New Delhi: The board of governors of the five-member New Development Bank (NDB) will discuss expanding the membership of the multilateral institution at its second annual meeting beginning Friday in New Delhi, the bank’s president K.V. Kamath said on Thursday.
Kamath refused to discuss any potential candidates for joining the NDB. “Without the board giving a signal, we cannot proceed (to include new members),” he said.
Asked whether it was too early to include new members, Kamath said: “That is a call the board of governors will have to take. Let them discuss and take a call.”
NDB is a development bank set up in 2014 by the five emerging economies grouped under BRICS (Brazil, Russia, India, China and South Africa) to challenge existing multilateral financial institutions like the World Bank and the International Monetary Fund which are dominated by developed countries.
While the bank is based in Shanghai, China, India got to appoint its first president.
Kamath said NDB will issue masala bonds (rupee-denominated bonds sold overseas) in the second half of the current calendar year. “We are looking at anywhere between $300 to $500 million amount. But we have not decided yet in which geography the bonds will be issued,” he added.
NDB has lent $250 million through Canara Bank for renewable energy projects and another $350 million to Madhya Pradesh for a road project.
“Last year we had lent a $1.5 billion in total. This year, we are planning to lend $2.5-3 billion. I think India’s share will be in the range of $600-700 million,” Kamath said.
The European Investment Bank (EIB), the largest development bank in terms of lending, is opening its first branch in India on Friday. Asked whether EIB will have an upper hand in India because of its local presence, Kamath said the need for infrastructure development is so large that all multilateral banks manage to barely meet 10% of the potential.
He said NDB does not have any immediate plans to open a branch in India. “We are going to open our African regional centre very quickly. After that, we will look at other venues,” Kamath said.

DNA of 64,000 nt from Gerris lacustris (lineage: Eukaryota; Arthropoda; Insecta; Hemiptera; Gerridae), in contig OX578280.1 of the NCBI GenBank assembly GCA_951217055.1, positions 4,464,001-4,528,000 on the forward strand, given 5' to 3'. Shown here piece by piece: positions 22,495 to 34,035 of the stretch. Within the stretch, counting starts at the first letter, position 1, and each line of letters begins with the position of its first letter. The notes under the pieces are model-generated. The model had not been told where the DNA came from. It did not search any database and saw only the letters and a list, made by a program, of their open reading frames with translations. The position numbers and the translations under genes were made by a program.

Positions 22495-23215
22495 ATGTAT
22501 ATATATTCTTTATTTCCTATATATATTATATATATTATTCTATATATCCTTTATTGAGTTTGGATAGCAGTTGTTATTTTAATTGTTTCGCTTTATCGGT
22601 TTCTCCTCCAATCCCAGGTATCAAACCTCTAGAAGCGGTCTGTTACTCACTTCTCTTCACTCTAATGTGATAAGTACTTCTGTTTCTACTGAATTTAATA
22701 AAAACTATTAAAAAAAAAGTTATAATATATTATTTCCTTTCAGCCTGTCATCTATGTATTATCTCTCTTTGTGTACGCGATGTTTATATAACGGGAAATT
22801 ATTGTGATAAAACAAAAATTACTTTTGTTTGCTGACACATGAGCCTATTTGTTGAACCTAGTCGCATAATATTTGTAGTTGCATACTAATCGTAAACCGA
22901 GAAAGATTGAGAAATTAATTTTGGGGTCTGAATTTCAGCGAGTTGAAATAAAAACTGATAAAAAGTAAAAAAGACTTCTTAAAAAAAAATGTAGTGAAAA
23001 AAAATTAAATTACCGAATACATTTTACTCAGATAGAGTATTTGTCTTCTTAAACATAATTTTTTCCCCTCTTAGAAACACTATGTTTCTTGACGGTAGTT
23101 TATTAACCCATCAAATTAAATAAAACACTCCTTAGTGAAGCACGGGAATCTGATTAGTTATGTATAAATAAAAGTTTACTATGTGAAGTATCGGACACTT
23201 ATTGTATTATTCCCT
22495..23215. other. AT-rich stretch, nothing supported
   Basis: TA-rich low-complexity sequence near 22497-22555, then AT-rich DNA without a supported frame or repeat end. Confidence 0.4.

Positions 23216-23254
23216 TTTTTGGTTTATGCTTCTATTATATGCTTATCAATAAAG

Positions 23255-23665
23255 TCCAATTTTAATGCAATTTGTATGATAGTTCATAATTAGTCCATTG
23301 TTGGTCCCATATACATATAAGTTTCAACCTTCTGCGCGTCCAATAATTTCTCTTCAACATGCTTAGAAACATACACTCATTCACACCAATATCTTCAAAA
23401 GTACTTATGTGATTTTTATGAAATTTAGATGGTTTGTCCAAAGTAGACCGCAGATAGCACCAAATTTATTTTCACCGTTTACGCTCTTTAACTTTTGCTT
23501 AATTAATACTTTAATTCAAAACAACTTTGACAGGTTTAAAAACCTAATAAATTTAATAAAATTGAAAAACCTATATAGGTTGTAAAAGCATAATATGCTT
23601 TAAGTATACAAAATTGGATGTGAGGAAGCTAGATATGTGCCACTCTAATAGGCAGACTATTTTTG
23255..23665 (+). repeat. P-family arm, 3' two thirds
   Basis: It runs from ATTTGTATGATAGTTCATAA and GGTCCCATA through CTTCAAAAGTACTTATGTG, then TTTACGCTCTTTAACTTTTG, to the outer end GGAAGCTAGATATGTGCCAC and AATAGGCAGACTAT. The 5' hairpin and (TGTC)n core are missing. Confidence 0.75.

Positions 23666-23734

In the absence of a local office, an NDB team comes from Shanghai for project evaluations at various locations. “That is actually the easier way because these are specialist activities,” he said.
EIB vice-president Andrew McDowell, said that one of the challenges before multilateral banks is to try and adopt common standards and common definitions. “In India, we need to cooperate. We can work on country standards. But doing one common standard across countries might not be feasible,” he said.
On whether NDB will co-finance projects with other multilateral banks like Asian Infrastructure Investment Bank and EIB, Kamath said NDB will certainly seek to jointly finance projects at a future date. “We have now signed memorandums of understanding (MoU) with almost all multilateral development banks. We will sign MoU with EIB during this annual meeting. There is clearly scope to work together.”
On financing non-sovereign projects, Kamath said NDB’s policy allows it to invest 30% of its corpus in non-sovereign operations. “We will look at innovative financing, private sector financing down the road,” he added.
On the Goods and Services Tax Bills that were passed by the Lok Sabha on Wednesday, Kamath said the proposed tax may add more than a percentage point to India’s growth rate, as has been widely articulated by analysts. “There is a whole digitisation process due to GST as well as after demonetisation. We will see a much more efficient system than that exists today.”